Vincent van Gogh - Olive Trees against a Slope of a Hill 1889

Olive Trees against a Slope of a Hill 1889
Olive Trees against a Slope of a Hill
Oil on canvas 33.5 x 40.0 cm. Saint-Rémy: November-December, 1889
Amsterdam: Van Gogh Museum

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The Letters of Vincent van Gogh

To Theo van Gogh. Saint-Rémy-de-Provence, Tuesday, 25 June 1889.
My dear Theo,
Enclosed you’ll find an order for colours to replace the one in my previous letter. We’ve had some fine hot days and I’ve got some more canvases on the go, so that there are 12 no. 30 canvases on the stocks. Two studies of cypresses of that difficult shade of bottle green. I’ve worked their foregrounds with thick impastos of white lead which gives firmness to the ground. I believe that Monticellis were very often prepared in this way. One then places other colours on top. But I don’t know if the canvases are strong enough for this work. Speaking of Gauguin, Bernard and the fact that they might well do more consolatory painting, I must, however, add what I’ve anyway often said to Gauguin himself, that one must then not forget that others have already done so. But whatever the case, outside Paris one quickly forgets Paris, by throwing oneself into the heart of the country one changes one’s ideas. But I for one couldn’t forget all those beautiful Barbizon canvases then, and it seems unlikely and anyway unnecessary to do better than that.

What’s Andries Bonger doing, you don’t mention him in your last two or three letters.
As for me, my health is still very good. And work is distracting me.
I have received, from one of our sisters probably, a book by Rod which is not bad but whose title, Le sens de la vie, is really a little pretentious for the contents, it would appear to me.
Above all it’s not very cheering. The author, it seems to me, must have a lot of trouble with his lungs. And consequently a little with everything.
Anyway, he admits that he finds solace in the company of his wife, which is very well observed, but anyway, for my own use he teaches me absolutely nothing whatsoever about the meaning of life. For my part I could find him a little trite and be surprised that in these days he has had a book like that printed and that he’s selling it for 3 francs 50. Anyway, I prefer Alphonse Karr, Souvestre, Droz, because it’s a bit more alive than this. It’s true that I’m perhaps ungrateful, not even appreciating Abbé Constantin and other literary productions that illuminate the sweet reign of the naїve Carnot.
It appears that this book has made a great impression on our good sisters. Wil had moreover spoken to me of it, but the little women and books are two different things. I’ve re-read Voltaire’s Zadig ou la destinée with much pleasure. It’s like Candide. There, at least, the powerful author makes one glimpse that it’s still possible that life has a meaning, ‘although one agreed in conversation that the things of this world did not always go according to the wisest people’s liking’.
As for me, I don’t know what to wish for, first of all working here or elsewhere appears to me more or less the same thing, and since I’m here, staying here the most simple. Only there’s a lack of news to write to you, for the days are all the same, as for ideas I have no others except to think that a wheatfield or a cypress are well worth the effort of looking at them from close at hand, and so on. I have a wheatfield, very yellow and very bright, perhaps the brightest canvas I’ve done. The cypresses still preoccupy me, I’d like to do something with them like the canvases of the sunflowers because it astonishes me that no one has yet done them as I see them.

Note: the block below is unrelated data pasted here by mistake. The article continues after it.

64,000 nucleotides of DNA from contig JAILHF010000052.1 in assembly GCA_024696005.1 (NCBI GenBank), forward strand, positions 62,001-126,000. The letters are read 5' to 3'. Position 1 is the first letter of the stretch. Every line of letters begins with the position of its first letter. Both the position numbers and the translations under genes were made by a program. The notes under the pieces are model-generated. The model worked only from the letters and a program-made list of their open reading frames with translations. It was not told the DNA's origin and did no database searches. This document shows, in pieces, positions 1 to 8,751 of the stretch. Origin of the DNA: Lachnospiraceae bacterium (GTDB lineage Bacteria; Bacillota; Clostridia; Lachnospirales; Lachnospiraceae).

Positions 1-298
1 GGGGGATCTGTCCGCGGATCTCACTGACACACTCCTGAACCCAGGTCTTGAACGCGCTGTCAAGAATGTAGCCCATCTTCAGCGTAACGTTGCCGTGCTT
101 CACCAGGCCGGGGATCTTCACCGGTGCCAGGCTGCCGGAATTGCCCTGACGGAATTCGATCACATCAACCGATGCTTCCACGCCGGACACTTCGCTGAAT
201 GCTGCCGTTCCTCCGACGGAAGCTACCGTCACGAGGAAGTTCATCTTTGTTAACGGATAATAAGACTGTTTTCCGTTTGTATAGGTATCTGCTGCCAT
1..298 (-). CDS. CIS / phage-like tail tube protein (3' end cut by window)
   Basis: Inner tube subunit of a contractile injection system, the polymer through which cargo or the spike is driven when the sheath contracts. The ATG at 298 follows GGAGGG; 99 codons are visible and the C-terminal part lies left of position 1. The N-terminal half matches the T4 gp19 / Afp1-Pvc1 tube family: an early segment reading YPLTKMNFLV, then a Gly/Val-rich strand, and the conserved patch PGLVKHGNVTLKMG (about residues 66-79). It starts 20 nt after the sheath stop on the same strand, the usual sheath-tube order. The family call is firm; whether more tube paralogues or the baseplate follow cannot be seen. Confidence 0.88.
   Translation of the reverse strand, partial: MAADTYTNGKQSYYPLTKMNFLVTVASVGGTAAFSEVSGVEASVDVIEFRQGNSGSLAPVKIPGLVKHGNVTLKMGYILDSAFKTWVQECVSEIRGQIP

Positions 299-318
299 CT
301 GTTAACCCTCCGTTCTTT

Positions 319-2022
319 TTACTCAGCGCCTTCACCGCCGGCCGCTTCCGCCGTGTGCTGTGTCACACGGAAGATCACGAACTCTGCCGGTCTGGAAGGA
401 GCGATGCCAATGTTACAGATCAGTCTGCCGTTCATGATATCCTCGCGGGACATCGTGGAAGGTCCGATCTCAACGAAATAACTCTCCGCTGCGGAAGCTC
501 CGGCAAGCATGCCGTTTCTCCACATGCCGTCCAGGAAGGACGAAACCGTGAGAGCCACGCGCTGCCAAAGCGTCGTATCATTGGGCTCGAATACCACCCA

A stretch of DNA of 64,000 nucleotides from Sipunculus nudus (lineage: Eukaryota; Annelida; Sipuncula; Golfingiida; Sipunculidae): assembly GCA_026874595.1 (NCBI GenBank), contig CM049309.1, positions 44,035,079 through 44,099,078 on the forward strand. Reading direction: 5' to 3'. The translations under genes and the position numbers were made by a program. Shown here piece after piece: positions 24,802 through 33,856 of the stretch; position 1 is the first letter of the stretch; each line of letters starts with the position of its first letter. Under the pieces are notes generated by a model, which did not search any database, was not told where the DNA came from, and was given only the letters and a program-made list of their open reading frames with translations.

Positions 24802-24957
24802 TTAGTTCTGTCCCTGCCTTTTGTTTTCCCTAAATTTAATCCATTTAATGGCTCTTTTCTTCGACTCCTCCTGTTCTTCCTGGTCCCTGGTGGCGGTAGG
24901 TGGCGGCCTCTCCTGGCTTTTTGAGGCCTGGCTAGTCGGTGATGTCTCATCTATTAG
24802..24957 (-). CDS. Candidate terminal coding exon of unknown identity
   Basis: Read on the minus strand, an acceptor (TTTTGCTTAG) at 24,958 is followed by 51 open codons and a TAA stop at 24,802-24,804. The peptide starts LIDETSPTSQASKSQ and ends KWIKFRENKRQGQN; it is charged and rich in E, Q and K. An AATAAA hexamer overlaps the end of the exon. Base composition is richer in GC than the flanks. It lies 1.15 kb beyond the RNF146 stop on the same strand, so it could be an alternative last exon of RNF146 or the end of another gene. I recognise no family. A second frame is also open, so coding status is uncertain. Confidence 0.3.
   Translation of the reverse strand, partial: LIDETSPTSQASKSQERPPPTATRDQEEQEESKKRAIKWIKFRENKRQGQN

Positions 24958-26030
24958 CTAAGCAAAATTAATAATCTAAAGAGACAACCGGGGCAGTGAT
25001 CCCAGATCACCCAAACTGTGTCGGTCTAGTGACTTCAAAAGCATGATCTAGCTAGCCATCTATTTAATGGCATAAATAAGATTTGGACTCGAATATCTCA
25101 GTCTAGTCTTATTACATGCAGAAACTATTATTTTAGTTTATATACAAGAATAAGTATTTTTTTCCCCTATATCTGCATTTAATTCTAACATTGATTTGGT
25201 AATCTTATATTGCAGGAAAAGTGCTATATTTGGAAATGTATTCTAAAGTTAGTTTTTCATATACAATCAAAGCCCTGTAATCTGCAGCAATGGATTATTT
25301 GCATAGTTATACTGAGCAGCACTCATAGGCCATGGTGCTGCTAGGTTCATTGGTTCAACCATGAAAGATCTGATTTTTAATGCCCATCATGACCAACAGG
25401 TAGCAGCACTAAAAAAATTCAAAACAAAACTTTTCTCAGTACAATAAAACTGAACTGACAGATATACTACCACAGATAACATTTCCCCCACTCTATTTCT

It’s beautiful as regards lines and proportions, like an Egyptian obelisk.
And the green has such a distinguished quality.
It’s the dark patch in a sun-drenched landscape, but it’s one of the most interesting dark notes, the most difficult to hit off exactly that I can imagine.
Now they must be seen here against the blue, in the blue, rather.
To do nature here, as everywhere, one must really be here for a long time.
Thus a Montenard doesn’t give me the true and intimate note, for the light is mysterious, and Monticelli and Delacroix felt that. Then Pissarro used to talk about it very well in the old days, and I’m still a long way from being able to do as he said one should.
Naturally it will please me if you send me the colours, soon if that’s possible, but above all do what you can without it exhausting you too much.
So if you prefer to send me it in two batches, that’s also all right.

I think that of the two canvases of cypresses, the one I’m making the croquis of will be the best. The trees in it are very tall and massive. The foreground very low, brambles and undergrowth. Behind, violet hills, a green and pink sky with a crescent moon. The foreground, above all, is thickly impasted, tufts of bramble with yellow, violet, green highlights. I’ll send you drawings of them with two other drawings that I’ve also done.
That will keep me busy for the next few days. Finding something to do all day is the big thing here.
What a pity that one can’t move the building here. It would be magnificent to hold an exhibition there, all the empty rooms, the big corridors.
I’d very much have liked to see that Rembrandt painting you spoke about in your last letter.
In the old days I saw in Braun’s window a photo after a painting which must be from the fine late period (probably in the Hermitage series), in it there were large figures of angels, it was Abraham’s meal. 5 figures I think. That too was extraordinary. As touching as The pilgrims at Emmaus, for example.
If ever there were a question of giving something to Mr Salles for the trouble he has gone to – later one should give him Rembrandt’s Pilgrims.
Is your health good? Handshake to you and your wife, I hope to send you new drawings next week.
Ever yours,